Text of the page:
Seven Reasons to Visit Europe in the Fall
In recent years I’ve chosen to travel during the late summer into autumn and have visited Spain, Italy and France. This year I’m returning to France in November. By traveling in the offseason months of September, October, November and even December, you’ll…
1) Avoid the crowds
The kids are back in school and there are a whole lot less people traveling. Airports are quieter and handling less luggage. With fewer tourists and less crowds, you’ll have shorter lines in airports, museums and tourist attractions. What’s not to love.
2) Save money
With fewer tourists and less demand, prices come down. Depending on your destination, you’ll find everything from airfares, hotel rates and tour packages at lower rates.
3) Evade the heat
Let’s face it, Europe, like the US, isn’t getting any cooler. This past summer, Europe experienced devastating heatwaves, the most severe in France, where several records were broken. Even in northwest France, temperatures reached 108. I was there. And let me tell you, air conditioning in Europe is a rare thing.
Northern European cities like Stockholm and Edinburgh are lovely in the summer, but I wouldn’t want to visit Italy, Spain or Southern France in summer. Even five years ago when I was in Toulouse in early September, it was in the 90s every day. By late September, early October, the weather in southern France, Spain and Italy is generally pleasant with highs from the upper 60s to low 80s.
Global warming is also creating more wildfires in Europe. Fire season starts earlier and lasts longer. Keep this in mind when booking your trip, especially for destinations around the Mediterranean and Portugal.
4) Experience friendlier people and better service
I’ve witnessed this mainly in very touristy areas and it’s understandable. When summer is over, hotel and wait staff finally have a break from the throngs of vacationers. With less stress and pressure, they tend to be more easygoing and more welcoming.
5) Still be able to swim in the Mediterranean Ocean
Maybe not in late fall, but in September and October the Mediterranean Ocean is still warm. One of my best European memories is swimming in the Mediterranean in early October off the coast of Castelldefels, Spain near Barcelona. The water was crystal clear without a ripple — like swimming in one ginormous infinity pool.
6) Experience the change of seasons
One of the best things about visiting Europe in the fall is enjoying the autumnal views of changing leaves. Whether you’re in the country or strolling through a city park, you’ll be surrounded by spectacular colors. This is the time of year to celebrate the fall harvest, whether it’s olives in Italy or wine in Portugal, you’ll find festivals in large cities to rural villages. And don’t forget about Oktoberfest in Munich, Germany. And be sure to shop farmer’s markets to purchase apple, figs, grapes and squash.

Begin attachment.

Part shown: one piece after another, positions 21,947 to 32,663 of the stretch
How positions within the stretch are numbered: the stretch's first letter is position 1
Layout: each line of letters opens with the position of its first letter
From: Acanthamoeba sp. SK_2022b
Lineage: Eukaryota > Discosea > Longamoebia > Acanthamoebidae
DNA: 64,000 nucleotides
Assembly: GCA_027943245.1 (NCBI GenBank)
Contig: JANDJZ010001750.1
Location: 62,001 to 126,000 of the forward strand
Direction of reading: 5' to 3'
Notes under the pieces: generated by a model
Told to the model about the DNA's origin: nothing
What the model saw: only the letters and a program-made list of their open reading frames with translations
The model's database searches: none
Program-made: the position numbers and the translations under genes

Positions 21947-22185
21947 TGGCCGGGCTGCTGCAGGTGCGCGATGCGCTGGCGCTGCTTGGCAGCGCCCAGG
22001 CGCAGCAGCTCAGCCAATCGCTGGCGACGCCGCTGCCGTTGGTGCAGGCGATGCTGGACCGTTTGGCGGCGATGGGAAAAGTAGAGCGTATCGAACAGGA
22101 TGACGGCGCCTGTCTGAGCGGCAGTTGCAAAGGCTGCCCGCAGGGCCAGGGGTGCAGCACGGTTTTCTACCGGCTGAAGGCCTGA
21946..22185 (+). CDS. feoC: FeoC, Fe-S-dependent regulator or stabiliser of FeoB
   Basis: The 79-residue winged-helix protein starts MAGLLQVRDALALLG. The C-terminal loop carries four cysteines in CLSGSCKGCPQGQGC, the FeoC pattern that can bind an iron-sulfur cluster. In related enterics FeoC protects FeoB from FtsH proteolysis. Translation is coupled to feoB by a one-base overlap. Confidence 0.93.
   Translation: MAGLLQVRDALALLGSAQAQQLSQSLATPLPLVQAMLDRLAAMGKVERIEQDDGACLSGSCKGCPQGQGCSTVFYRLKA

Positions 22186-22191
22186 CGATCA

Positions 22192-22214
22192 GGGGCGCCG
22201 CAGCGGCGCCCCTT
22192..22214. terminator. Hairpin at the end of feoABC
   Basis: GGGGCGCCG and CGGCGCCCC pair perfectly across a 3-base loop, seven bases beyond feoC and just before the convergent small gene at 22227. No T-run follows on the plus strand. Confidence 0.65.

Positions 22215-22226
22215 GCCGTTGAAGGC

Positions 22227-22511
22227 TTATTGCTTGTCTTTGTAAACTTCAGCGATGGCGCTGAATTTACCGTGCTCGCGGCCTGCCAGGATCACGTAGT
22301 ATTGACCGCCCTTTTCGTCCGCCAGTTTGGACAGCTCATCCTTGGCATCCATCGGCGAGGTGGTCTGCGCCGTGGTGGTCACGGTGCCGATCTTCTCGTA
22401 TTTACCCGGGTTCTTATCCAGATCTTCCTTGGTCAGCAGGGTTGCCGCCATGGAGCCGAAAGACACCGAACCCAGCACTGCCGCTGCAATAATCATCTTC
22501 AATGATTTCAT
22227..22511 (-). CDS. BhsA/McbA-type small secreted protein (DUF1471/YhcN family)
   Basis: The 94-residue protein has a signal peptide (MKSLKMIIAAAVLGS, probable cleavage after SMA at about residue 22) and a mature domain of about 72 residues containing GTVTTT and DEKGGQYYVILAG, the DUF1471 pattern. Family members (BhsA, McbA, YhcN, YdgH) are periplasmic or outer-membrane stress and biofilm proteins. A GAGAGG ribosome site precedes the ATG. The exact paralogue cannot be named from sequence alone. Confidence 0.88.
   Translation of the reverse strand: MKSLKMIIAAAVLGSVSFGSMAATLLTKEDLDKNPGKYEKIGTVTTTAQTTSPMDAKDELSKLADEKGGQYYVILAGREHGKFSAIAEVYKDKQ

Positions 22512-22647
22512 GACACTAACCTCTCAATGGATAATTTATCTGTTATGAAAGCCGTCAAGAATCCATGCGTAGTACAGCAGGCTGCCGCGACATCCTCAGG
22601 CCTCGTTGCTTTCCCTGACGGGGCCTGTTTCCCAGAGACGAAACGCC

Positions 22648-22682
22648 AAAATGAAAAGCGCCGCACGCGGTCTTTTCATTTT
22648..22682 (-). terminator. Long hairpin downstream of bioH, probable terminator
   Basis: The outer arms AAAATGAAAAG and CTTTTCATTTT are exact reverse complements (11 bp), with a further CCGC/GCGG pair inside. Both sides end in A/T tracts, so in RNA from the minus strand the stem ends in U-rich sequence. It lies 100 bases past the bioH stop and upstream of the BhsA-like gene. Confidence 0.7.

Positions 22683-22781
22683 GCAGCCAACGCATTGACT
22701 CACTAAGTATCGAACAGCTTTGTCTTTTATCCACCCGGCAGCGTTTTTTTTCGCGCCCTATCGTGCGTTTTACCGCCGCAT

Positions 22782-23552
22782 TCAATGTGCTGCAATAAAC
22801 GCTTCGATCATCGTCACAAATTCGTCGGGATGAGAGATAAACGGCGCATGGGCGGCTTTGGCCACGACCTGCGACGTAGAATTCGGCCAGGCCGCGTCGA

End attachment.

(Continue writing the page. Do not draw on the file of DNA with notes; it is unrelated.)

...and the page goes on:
Halloween is growing more popular throughout Europe. During all of October and the first week in November, Disneyland Paris’ entire park transforms into a spooktacular adventure with frighteningly-fun attractions. Dare to take the London Bridge Experience and descend into catacombs where you might encounter Jack the Ripper.
7) Get cozy
With the end of summer and cooler weather, comes the desire to get cozy and warm indoors or what the Danish call “hygge” (pronounced hyoo-guh). Want to experience that snuggly, comfortable feeling in Europe? Step into a seventeenth century English pub with dark wooden beams for a pint. Sip a chocolat chaud (hot chocolate) in a Parisian café while you watch the rain and the people. Share a pot of fondue by a roaring fire in Switzerland after a day of skiing.
Choose the best months to go
If you’re slow traveling Europe for three months, I would suggest September, October and November. In November the weather starts to dip and you’ll experience more rain in most parts of Europe. However, it’s still a lovely time, and most of Europe (unless you are in the far north or in the mountains, have temperate climates with November temps in the 40s and 50s. I spent a magical month of November in a small village in Brittany.
You could also go in October, November and December. In December many European cities feature outdoor Christmas markets and spectacular light displays.
Whether you explore Europe in the fall for three months or three weeks, enjoy the journey — and fewer crowds.